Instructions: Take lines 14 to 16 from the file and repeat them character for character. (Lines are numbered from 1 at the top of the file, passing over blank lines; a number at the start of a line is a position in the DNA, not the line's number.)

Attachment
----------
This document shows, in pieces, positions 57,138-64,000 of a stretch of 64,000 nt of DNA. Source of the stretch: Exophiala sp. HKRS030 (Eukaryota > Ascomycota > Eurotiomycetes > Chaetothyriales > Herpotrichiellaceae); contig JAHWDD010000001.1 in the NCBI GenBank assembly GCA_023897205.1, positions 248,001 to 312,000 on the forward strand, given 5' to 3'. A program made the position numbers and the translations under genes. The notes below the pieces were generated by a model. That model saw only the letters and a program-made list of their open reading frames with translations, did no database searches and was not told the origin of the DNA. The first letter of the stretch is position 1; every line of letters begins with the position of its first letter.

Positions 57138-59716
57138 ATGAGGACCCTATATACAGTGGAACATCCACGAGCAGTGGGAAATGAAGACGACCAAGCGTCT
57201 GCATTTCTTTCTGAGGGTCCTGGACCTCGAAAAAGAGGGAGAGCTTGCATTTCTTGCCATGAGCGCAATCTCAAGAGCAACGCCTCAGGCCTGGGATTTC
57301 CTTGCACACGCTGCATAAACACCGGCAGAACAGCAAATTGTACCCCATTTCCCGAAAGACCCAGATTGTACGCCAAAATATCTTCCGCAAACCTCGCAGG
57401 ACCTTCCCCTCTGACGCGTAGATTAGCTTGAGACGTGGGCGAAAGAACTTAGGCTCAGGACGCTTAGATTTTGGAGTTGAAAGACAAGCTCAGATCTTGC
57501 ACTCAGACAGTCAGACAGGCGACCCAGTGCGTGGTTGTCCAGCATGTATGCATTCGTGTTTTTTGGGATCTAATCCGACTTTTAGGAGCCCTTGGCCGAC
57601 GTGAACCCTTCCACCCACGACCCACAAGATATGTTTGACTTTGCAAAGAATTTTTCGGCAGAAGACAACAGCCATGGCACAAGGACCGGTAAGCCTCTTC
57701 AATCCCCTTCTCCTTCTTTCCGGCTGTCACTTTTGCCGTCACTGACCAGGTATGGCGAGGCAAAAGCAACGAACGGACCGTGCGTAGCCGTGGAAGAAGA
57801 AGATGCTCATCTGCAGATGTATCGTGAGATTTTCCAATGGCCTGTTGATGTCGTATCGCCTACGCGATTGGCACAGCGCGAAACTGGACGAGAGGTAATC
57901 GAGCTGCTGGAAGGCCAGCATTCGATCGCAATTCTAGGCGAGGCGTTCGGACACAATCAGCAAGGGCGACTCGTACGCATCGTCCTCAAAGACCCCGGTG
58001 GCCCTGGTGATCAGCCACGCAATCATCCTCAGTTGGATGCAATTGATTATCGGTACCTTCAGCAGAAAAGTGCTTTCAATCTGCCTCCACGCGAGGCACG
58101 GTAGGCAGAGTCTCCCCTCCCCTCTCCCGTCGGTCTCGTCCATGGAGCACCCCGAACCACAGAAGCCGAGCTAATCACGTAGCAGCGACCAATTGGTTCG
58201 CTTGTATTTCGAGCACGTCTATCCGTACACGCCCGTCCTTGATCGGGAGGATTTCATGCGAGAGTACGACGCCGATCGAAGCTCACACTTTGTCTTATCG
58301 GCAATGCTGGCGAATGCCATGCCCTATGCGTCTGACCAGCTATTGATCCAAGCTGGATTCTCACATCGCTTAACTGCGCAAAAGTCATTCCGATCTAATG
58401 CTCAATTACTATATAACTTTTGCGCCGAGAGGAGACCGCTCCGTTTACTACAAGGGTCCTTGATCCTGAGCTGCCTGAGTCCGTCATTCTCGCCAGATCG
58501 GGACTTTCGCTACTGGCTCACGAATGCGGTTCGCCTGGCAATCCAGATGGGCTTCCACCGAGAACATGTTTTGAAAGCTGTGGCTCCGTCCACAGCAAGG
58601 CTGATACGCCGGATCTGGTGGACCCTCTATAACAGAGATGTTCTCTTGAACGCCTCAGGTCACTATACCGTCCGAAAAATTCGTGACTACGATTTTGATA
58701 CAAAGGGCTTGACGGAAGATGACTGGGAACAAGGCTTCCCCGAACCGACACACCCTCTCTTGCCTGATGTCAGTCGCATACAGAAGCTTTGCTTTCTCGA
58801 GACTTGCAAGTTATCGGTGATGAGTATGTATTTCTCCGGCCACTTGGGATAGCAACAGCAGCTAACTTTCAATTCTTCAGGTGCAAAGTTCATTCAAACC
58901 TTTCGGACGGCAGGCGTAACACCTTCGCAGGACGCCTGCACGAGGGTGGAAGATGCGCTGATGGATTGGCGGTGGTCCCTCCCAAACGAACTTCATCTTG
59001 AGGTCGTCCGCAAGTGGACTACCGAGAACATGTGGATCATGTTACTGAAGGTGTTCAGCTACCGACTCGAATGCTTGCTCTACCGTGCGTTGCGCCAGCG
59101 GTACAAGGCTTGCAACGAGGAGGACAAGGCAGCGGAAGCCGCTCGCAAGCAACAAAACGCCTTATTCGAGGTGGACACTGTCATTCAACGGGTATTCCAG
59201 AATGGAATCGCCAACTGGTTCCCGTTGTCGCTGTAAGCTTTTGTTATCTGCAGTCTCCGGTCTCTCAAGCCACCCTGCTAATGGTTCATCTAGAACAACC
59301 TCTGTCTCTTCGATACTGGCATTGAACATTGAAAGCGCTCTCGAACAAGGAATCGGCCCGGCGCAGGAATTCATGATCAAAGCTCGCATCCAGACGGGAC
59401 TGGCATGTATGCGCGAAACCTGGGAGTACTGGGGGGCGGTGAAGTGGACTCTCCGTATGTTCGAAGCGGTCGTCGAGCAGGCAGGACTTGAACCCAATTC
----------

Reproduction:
58201 CTTGTATTTCGAGCACGTCTATCCGTACACGCCCGTCCTTGATCGGGAGGATTTCATGCGAGAGTACGACGCCGATCGAAGCTCACACTTTGTCTTATCG
58301 GCAATGCTGGCGAATGCCATGCCCTATGCGTCTGACCAGCTATTGATCCAAGCTGGATTCTCACATCGCTTAACTGCGCAAAAGTCATTCCGATCTAATG
58401 CTCAATTACTATATAACTTTTGCGCCGAGAGGAGACCGCTCCGTTTACTACAAGGGTCCTTGATCCTGAGCTGCCTGAGTCCGTCATTCTCGCCAGATCG